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Spring Collection

As April was one of the coldest since 1917 plants and trees that would normally be blossoming by now are still languishing. In many ways this is a light respite for our traditional English plants and trees. Over the last 30 years there’s been a warming in the climate and as a result many tended to come into life early because it’s been so mild. Due to this artificially long growing season, they undoubtedly suffer a period of drought. A wetter, longer winter is actually a bit of a relief and takes the stress off the plants. All the water we had last year was very welcome and the shorter growing season is better for them.

So you see it may not have been fun for us but every cloud as they say.

Here are some of my favourite Spring stunners….

viburnum davidiiViburnum davidi

Position: full sun or partial shade

Soil: moderately fertile,  moist, well-drained soil

Flowering period: May

Flower colour: white

Hardiness: fully hardy

Flattened heads of tubular, white flowers in May, followed by metallic, turquoise-blue fruit, and distinctively veined, dark green leaves. This compact, evergreen shrub is an attractive groundcover plant for the front of a border in sun or partial shade.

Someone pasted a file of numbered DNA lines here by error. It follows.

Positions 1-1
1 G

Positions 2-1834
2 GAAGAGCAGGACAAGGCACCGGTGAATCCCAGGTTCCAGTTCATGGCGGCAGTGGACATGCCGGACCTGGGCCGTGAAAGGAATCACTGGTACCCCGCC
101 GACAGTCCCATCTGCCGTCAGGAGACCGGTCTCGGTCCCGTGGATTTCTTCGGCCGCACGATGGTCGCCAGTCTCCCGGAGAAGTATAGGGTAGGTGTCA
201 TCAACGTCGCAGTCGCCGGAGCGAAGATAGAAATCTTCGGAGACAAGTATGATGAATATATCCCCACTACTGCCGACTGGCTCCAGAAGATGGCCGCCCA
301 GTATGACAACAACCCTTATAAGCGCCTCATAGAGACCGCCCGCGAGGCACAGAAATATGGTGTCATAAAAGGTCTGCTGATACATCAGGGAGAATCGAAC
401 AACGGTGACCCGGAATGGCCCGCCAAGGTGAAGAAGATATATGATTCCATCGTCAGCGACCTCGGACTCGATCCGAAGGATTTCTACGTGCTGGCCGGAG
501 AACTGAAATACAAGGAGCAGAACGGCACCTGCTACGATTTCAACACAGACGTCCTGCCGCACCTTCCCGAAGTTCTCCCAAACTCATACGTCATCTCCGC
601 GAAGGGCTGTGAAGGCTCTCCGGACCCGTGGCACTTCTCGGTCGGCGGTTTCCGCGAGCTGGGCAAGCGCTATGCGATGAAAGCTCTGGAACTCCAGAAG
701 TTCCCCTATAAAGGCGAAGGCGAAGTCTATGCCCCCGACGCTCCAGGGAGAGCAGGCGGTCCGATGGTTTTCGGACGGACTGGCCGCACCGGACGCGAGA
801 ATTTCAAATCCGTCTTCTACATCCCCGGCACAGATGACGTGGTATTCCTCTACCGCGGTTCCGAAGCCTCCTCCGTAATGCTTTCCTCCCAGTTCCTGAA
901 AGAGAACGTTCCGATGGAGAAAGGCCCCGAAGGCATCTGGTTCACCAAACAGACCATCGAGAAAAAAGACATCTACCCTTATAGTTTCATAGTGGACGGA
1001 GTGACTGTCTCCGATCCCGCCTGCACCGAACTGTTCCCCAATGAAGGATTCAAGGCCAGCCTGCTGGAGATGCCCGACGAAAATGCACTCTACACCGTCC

BergeniaBergenia ‘Overture’

Position: full sun or partial shade

Soil: tolerates most

Flowering period: March to April

Hardiness: fully hardy

 

Bergenias have become fashionable again. Bergenias are low maintenance, evergreen, will grow in sun or shade and tolerate a wide range of soils, including dry soils and clay. A cold snap in winter will turn the leaves from deep green to a rich claret. After flowering remove faded flowerheads. Cut off damaged foliage in spring. Lift and divide large clumps in early spring.

choisyaChoisya ternata

Position: full sun to partial shade

Soil: fertile, well-drained soil

Flowering Period: April to May, often with a second flush in late  summer or autumn

Hardiness: fully hardy

Wonderfully scented, star-shaped, white flowers appear in late spring among glossy,  dark green leaves. This  easy-to-grow shrub is a valuable garden mainstay for a protected site in sun or part shade, although in shade it may not flower.

Garden care: Prune established plants in spring immediately after flowering, removing 25-30cm (10-12in) of the flowered stems. This encourages a second flush of flowers in late-summer and autumn. At the same time, remove any frost-damaged stems to the base.

wisteria x formosaWisteria × formosa

Position: full sun or light, dappled shade

Soil: fertile, moist, well-drained soil

Flowering period: May to June

Flower colour: violet-blue

Hardiness: fully hardy

Pendent clusters of fragrant, pea-like, violet-blue flowers, each with white and yellow markings appear in May and June on this vigorous wisteria. It is perfect for training over a sunny wall or stout pergola. To enhance flowering it requires ample space for the roots to become well established and it will need pruning twice a year.

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